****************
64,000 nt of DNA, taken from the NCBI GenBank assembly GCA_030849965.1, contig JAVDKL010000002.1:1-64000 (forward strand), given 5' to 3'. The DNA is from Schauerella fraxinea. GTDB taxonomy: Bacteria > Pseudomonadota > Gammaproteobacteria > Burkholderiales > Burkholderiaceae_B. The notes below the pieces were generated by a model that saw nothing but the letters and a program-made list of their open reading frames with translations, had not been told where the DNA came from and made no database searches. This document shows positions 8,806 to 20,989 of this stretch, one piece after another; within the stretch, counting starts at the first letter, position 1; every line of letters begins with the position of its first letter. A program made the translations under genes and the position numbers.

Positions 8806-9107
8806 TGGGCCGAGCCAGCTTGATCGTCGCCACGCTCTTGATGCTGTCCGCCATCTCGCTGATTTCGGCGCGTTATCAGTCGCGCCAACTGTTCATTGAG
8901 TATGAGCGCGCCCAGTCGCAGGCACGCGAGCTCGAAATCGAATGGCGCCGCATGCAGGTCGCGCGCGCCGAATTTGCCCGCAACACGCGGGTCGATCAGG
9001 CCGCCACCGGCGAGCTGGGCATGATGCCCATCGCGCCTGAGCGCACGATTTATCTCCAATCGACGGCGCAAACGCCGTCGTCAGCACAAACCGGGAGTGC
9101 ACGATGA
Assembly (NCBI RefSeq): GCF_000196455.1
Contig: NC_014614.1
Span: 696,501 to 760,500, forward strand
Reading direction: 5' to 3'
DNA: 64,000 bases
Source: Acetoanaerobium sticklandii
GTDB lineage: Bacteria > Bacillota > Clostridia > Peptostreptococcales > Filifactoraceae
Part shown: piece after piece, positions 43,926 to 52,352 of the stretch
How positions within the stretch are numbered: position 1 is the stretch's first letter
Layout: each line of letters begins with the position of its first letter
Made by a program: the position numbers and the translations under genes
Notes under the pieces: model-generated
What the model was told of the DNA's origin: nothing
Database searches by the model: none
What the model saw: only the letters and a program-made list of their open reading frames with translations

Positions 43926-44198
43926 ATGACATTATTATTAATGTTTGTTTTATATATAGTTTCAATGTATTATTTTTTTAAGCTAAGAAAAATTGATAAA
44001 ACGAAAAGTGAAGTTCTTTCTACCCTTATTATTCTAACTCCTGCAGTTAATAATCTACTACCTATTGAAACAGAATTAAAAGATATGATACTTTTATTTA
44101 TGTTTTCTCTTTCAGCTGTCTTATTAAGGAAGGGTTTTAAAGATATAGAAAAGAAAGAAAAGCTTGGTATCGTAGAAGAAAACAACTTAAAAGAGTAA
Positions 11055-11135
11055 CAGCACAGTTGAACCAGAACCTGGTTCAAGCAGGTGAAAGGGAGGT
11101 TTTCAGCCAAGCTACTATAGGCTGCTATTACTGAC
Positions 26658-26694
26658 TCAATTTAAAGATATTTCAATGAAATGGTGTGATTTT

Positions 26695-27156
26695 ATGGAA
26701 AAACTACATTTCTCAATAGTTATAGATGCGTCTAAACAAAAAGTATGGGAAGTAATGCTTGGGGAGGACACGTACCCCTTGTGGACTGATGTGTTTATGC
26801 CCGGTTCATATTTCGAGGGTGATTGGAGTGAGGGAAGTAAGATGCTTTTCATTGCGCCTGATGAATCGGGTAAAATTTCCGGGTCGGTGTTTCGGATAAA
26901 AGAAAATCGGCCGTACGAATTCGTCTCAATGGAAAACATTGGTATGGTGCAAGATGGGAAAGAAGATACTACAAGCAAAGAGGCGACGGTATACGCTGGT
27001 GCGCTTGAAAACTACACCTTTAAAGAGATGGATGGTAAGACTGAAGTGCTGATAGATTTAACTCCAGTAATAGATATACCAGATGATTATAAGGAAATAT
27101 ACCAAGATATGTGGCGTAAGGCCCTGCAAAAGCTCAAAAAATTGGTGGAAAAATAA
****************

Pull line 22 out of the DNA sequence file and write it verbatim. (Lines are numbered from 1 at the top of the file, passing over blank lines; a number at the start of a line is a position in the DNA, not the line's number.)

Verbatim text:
Positions 43926-44198